Monday, December 10, 2007

an educational bris

When an email begins with:
The entry below is why I want no part of blogs or wikis for class discussions..
I find myself thinking about the days of yore...

Remember assigning papers and students would submit their papers? From my end, these moments were exceptionally fulfilling because seeing all their work neatly stapled and piled upon my desk meant that my assignment had been effective.

However, grading those papers and painfully going from page to soul-crushing page made me experience full-throttle antithesis. These due-date honoring students had turned in what amounted to berry-less boxes of Crunch Berries. About mid-way through grading any given set, I suddenly felt like a highly ineffective teacher.

Their papers represented the epitome of suction. In order to re-establish my efficacy as a classroom instructor, I immediately wanted to punish my students' for their lack of adherence to the CLEAR INSTRUCTIONS & SPECIFICATIONS that I had outlined. But that's just a coping device to avoid taking ownership over the problems that I perpetuated.

Teachers are people too, and we are an adroit lot when it comes to the art of instructional separation.

Case and point:

Mr. Stevens wants to use technology. He wants to use it as a platform for students to demonstrate their understanding of the current content. He is, by nature, not a willing tech integrator and whenever he and I meet to plan, he often says things that distance himself from the technology.

At first, I thought these statements provided insight into his lack of knowledge or confidence about computers.

But I was wrong!

Turns out, Mr. Stevens constantly distances himself from any technology because then he can point and wave his teacherly finger at me if problems arise. If Mr. Stevens takes ownership over his desire to use technology, then he would have to deal with feeling ineffective when things don't work according to his preconceived notion of successful teaching. But Mr. Stevens doesn't want to feel that way. His students have been submitting papers with due-date precision!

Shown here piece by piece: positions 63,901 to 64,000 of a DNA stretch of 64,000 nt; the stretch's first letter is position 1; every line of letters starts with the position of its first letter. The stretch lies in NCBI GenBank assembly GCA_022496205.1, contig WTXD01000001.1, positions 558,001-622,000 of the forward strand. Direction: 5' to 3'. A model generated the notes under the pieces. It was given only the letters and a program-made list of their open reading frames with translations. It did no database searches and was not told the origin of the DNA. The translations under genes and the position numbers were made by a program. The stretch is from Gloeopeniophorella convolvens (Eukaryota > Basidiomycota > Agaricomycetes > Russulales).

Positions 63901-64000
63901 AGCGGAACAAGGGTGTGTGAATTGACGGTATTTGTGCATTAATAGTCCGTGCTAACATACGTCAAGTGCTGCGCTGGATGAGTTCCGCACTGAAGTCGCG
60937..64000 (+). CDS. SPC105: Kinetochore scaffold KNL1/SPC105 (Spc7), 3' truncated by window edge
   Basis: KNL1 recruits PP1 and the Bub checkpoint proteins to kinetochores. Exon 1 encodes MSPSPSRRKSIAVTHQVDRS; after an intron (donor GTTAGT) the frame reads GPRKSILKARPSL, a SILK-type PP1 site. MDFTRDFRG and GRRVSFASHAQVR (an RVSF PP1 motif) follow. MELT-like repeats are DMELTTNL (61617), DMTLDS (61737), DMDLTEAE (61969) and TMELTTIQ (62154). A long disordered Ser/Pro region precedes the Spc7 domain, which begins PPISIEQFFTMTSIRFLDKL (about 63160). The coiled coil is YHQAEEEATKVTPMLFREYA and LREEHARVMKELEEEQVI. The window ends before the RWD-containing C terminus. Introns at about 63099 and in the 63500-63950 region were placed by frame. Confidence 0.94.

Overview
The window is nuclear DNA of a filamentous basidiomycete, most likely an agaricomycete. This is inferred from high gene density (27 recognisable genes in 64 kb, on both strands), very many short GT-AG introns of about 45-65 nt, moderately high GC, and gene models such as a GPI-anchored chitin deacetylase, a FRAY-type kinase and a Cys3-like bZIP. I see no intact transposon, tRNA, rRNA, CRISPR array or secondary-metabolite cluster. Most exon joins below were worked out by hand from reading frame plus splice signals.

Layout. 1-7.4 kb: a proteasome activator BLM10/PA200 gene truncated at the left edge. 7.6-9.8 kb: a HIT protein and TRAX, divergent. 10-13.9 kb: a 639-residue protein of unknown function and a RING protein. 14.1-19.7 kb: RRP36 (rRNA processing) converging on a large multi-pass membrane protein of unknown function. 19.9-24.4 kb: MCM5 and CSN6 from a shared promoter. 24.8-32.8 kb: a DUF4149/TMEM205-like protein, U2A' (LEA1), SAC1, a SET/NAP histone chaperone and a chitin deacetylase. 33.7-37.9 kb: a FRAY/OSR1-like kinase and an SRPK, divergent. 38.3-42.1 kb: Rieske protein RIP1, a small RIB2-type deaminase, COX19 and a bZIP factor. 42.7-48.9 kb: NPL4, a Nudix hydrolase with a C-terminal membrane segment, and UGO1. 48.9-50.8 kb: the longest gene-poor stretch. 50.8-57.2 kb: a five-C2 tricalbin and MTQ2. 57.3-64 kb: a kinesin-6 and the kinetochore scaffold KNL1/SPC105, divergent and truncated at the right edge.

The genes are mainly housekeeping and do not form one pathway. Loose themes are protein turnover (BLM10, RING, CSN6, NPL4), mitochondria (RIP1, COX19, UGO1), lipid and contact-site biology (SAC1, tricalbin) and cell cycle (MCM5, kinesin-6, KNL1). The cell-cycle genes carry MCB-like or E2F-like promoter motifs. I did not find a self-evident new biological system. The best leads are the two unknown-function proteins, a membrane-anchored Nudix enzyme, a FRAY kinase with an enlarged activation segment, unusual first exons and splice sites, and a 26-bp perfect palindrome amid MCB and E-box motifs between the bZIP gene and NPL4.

All is right in Mr. Steven's classroom.

So, when he does make the choice to use technology and he receives this email:
hi mr stevens its jimmy i am sending are project but there was a problem since i showed up late and kate didnt andy gave us what we should do so he did the pic and about me so i got the blog and wall comment and kate got the top friends and likes and we were all going to do the works cited so i finished everything i needed to do and so did andy but i looked and nothing was where kates part was supposed to be i facebooked her cause i didnt no her phone number or email so i just imed her but i am not sure if she got it but here is out project any way i dont no if you want to check it with us just giving you our id and pass and our pass is Jackson but if this doesnt work then we can do it in class tomorrow thank you and ill see you tomorrow
then it's my problem, not his and he feels completely validated to dismiss technology.

But part of me wonders: what the hell do his students' papers look like?

No comments: